The Justice Department and Congress will continue to dig deep into Russia’s interference in the U.S. election for quite some time, but in the meantime, there’s been a not-entirely unexpected development. Russia is now pointing fingers at the U.S. for what it’s calling “direct interference” in its own upcoming presidential election, during which Vladimir Putin will battle to maintain his position. In short, Putin is not happy that the U.S. made comment upon his country shutting down a popular opposition candidate.
The matter began this week when Russia’s Election Commission barred the campaign of Alexei Navalny, not necessarily because Putin feared that Nalvany could win but because Nalvany was the chief architect of the most successful anti-Putin demonstration to date, which saw anti-corruption rallies take place in nearly 100 Russian cities in March. In response to the commission’s obvious move, the U.S. State Department issued a statement to Business Insider:
“These actions indicate the Russian government has failed to protect space in Russia for the exercise of human rights and fundamental freedoms. More broadly, we urge the government of Russia to hold genuine elections that are transparent, fair, and free and that guarantee the free expression of the will of the people, consistent with its international human rights obligations.”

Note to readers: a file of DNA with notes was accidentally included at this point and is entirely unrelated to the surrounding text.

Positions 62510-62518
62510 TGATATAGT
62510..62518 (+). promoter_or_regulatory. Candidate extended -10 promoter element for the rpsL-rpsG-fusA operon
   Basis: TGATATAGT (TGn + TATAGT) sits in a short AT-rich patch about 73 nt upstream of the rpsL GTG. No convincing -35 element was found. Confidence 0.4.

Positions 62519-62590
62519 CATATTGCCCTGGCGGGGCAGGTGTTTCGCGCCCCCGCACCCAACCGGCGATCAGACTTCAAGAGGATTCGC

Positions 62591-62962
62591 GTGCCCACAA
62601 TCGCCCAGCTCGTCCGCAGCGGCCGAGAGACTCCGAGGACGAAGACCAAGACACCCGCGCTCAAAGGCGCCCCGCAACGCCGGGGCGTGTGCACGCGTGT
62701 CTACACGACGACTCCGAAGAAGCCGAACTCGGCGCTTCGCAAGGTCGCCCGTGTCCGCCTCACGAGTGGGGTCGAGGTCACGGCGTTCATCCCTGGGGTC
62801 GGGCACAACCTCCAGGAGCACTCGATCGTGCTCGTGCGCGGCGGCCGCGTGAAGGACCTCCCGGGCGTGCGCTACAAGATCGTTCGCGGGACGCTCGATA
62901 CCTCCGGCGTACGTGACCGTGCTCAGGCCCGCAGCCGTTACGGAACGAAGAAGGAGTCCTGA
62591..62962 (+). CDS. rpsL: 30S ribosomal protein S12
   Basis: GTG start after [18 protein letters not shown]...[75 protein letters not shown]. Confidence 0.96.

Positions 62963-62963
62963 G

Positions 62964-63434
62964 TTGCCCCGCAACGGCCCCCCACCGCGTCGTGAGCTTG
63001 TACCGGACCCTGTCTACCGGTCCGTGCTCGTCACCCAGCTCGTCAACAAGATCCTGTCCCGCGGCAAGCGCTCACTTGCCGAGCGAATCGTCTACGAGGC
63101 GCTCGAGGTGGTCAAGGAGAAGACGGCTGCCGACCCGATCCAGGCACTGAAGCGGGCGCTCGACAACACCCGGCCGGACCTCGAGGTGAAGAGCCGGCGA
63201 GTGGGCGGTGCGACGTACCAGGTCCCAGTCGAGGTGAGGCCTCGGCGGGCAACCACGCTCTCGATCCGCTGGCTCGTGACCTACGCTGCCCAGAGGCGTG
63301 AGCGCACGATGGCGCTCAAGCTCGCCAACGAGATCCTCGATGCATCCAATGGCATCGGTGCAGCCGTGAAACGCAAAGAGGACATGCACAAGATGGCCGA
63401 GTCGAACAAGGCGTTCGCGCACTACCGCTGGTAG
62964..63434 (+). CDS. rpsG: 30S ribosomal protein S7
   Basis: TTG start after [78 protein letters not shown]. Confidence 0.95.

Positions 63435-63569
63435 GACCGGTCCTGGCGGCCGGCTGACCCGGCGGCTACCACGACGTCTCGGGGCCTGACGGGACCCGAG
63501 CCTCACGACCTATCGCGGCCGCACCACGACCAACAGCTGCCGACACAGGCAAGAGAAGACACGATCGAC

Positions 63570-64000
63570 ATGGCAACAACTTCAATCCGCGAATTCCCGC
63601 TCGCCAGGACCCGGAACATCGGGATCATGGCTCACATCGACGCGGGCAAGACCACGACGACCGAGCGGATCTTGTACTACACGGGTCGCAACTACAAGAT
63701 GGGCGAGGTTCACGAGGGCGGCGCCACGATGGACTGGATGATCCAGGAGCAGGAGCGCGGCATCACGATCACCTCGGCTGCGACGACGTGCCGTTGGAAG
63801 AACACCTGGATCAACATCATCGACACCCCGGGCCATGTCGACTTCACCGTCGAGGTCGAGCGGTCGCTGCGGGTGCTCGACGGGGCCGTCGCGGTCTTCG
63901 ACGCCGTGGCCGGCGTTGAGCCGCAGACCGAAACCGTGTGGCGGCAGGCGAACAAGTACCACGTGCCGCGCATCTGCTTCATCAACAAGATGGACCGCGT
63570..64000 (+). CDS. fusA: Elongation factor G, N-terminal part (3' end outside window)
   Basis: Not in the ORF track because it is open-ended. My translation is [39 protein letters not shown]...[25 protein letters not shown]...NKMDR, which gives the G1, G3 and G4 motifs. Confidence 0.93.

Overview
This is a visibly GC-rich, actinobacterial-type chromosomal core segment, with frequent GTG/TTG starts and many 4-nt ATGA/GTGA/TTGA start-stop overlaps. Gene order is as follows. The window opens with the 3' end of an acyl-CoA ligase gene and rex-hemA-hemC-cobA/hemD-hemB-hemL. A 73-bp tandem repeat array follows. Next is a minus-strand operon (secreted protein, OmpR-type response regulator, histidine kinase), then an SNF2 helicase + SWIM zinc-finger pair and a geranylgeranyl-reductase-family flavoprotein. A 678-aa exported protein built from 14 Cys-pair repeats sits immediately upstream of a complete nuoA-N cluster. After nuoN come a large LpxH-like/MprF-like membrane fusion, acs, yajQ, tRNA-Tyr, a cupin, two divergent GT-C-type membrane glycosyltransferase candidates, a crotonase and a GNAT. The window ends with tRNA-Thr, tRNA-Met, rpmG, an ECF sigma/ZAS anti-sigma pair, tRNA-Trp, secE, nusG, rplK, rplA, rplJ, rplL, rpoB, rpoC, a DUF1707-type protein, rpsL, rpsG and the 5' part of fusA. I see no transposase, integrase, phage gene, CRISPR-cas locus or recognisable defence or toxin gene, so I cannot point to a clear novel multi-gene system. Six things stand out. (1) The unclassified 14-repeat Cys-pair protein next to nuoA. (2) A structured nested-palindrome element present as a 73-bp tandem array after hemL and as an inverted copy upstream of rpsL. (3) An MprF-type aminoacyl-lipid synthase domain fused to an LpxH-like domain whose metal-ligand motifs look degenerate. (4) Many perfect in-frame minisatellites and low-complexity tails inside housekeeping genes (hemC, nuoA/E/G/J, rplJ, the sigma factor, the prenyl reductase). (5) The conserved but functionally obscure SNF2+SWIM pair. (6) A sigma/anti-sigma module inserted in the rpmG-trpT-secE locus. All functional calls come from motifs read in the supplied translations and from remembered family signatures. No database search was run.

As a result, Russian Foreign Ministry spokeswoman Maria Zakharova fired back on Facebook while making her country’s position clear:
“This State Department statement, which I’m sure will be repeated, is a direct interference in our electoral process and internal affairs … The funniest thing is that these are the same people who just tagged RT and Sputnik as foreign agents, who are harassing Russian media around the world and who are investing huge amounts of money into ‘countering Russian propaganda,’ which is how they label anyone who they disagree with.”
The rebuttal probably shouldn’t come as a surprise, given how (according to President Trump) “insulted” Putin feels by accusations that he directed Russians to hack in an effort to boost Trump. However, and while the U.S. has a lengthy history of its own in interfering with other countries’ elections, there’s a big difference between what Russia did (and U.S. intelligence agencies agree there was “conclusive” evidence as such) and the State Department speaking out on the importance of transparent and fair elections.